Friday 24 September 2021

The eyes have it: "The Story of Looking"

We rejoin Mark Cousins in bed. For fully seven minutes at the start of The Story of Looking, we're propped up on a pillow in Cousins' Edinburgh flat, listening to the critic-turned-theorist-and-filmmaker outline the parameters of his latest essay film, on the act and art of looking. TSOL began life as a (smartly written, gorgeously illustrated) book, but Cousins' return to this line of thought has been precipitated by a personal crisis: a diagnosis of macular degeneration in his left eye, for which he is scheduled to undergo surgery as the film begins. The bulk of the film takes place pre-op, with Cousins reconsidering many of the topics he contemplated on the page: what he can see and what he has seen, how we see, what the look means and the problems looking brings. Yet there's also a sequence on the op itself, complete with extreme surgical close-ups of pointy objects disrupting cataracts that actively dare the viewer not to look; and a moving post-op coda that considers seeing the world through old (rather than new) eyes, and concludes with a stretch of slow cinema during which one feels one's own eyes being very deliberately recalibrated. (You've heard out the theory, Cousins seems to be saying, now here's some practice.) Repeatedly, though, and as befits an essay film made by someone in a temporary state of physical enfeeblement, The Story of Looking returns us to the sight of its prime mover lying in bed: eating toast, snapping selfies, checking Tweets, getting mildly sloshed. Like the protagonist of JK Huysmans' novel À rebours, shutting himself away in order to catalogue everything outside his door, Cousins conjures up an entire world of wonders without really getting out from under his duvet. You can do that, if you've looked well enough.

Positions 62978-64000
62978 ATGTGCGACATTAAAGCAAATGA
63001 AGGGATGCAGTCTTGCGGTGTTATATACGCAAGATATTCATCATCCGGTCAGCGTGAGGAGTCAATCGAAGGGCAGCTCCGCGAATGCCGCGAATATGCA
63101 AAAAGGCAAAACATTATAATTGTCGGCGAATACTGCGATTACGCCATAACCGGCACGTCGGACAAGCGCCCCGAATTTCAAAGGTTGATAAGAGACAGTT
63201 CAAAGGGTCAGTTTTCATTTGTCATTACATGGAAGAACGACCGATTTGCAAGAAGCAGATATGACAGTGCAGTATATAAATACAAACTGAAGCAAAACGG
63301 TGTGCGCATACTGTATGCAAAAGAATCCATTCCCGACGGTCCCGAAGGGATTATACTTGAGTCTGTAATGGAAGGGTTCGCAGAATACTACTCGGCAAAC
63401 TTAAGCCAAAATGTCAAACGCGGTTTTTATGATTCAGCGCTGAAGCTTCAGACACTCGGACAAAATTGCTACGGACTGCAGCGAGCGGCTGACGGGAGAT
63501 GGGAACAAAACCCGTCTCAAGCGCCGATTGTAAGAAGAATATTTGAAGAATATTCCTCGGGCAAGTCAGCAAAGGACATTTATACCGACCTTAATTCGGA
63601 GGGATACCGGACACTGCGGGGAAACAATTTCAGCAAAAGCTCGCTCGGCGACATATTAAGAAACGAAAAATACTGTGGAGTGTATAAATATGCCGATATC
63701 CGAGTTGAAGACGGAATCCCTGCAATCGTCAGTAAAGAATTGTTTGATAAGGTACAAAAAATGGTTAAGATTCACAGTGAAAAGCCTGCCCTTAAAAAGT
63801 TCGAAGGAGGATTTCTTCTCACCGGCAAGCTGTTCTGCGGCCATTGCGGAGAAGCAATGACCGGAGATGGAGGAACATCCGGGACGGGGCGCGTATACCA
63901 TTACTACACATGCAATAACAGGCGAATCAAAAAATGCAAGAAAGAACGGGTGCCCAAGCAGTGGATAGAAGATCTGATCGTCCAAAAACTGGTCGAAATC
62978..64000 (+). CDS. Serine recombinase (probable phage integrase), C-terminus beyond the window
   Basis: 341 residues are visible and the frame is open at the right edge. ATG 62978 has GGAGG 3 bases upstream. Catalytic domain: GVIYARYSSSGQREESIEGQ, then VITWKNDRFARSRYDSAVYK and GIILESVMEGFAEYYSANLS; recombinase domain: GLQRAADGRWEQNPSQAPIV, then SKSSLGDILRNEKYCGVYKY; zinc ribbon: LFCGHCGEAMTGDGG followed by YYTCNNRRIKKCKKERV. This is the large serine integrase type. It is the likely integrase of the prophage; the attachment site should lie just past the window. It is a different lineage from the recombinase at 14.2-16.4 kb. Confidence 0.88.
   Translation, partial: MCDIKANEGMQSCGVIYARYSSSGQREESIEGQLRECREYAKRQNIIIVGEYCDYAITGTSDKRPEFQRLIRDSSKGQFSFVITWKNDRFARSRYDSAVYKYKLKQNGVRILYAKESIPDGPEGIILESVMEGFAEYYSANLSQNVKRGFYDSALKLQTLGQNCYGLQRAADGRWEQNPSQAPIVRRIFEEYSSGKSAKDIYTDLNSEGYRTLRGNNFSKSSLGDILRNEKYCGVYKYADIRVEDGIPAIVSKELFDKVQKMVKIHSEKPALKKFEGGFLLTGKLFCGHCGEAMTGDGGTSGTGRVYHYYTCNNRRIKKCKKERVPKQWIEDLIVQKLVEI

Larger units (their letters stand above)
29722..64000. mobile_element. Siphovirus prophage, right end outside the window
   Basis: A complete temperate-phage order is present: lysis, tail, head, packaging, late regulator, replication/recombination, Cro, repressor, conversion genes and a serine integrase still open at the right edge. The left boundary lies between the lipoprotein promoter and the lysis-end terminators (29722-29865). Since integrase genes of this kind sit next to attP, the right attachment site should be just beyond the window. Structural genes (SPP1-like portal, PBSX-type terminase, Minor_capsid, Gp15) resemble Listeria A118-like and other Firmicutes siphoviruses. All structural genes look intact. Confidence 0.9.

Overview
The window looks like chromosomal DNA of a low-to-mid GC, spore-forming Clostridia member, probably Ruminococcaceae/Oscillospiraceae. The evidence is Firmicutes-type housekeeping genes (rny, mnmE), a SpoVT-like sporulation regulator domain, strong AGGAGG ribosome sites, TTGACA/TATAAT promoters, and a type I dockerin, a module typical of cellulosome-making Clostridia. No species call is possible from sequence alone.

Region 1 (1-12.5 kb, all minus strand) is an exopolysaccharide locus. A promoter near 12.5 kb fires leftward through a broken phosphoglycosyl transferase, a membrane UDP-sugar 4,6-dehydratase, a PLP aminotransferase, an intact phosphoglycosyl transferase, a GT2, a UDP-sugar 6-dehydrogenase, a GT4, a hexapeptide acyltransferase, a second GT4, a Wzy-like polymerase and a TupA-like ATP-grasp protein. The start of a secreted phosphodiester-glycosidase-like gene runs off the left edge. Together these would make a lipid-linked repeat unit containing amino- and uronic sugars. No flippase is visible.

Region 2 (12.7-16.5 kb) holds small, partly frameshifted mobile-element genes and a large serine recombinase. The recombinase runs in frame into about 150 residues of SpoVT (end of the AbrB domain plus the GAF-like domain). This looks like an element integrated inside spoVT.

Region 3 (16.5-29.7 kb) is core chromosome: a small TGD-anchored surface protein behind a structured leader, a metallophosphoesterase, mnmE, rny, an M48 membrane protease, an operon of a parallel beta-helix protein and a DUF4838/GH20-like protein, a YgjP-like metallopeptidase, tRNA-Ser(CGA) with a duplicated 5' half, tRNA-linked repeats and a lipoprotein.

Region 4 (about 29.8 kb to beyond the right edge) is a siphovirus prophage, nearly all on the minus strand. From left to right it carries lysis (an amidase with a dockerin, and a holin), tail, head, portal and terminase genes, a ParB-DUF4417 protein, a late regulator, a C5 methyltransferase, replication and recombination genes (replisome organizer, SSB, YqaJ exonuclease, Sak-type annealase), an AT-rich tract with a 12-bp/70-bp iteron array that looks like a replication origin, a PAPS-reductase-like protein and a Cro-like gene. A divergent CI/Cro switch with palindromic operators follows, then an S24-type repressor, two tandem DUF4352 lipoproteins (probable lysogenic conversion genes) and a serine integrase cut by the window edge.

This is a film about looking, then, but it's also a work of careful, sustained, considered looking in itself. The cutaways are to clips from those movies that number among the most amazing to look at (Persona, Vertigo, Zhang Yimou's Hero); in this respect, this Story tessellates with The Story of Film, but we also see artworks and architectural marvels that broaden the frame of reference, and highlights from Cousins' own magpie-like image gathering, many of them equally spectacular. A power station's cooling tower is blown to smithereens, leaving a silhouette of coal dust in its place. A black-clad fellow perches precariously alongside the chimneypots of a property adjacent to Cousins' flat, recalling the angels who watch over Berlin in Wings of Desire. Cousins' landscapes speak to many hours studying Kiarostami: motorcyclists carving lines into hillsides, sheep moving over the face of a mountain. Yet equally he's compelled by the microscopic (a feather borne along on the breeze), knowing full well that the human eye has been equipped to locate astonishment in both. The soundtrack is rife with stimulation - prompts set out in that uniquely jabbing, probing syntax, where even the definitive statements sound like the kind of question a critic is prone to asking themselves while at work. Even those bedroom scenes serve a purpose, clearing some space for the viewer to envision and work through their thoughts: Cousins knows a film can suggest something without having to show it. (Which is why he shows us the build-up to an alleged beheading in Saudi Arabia, but not the fateful blow.)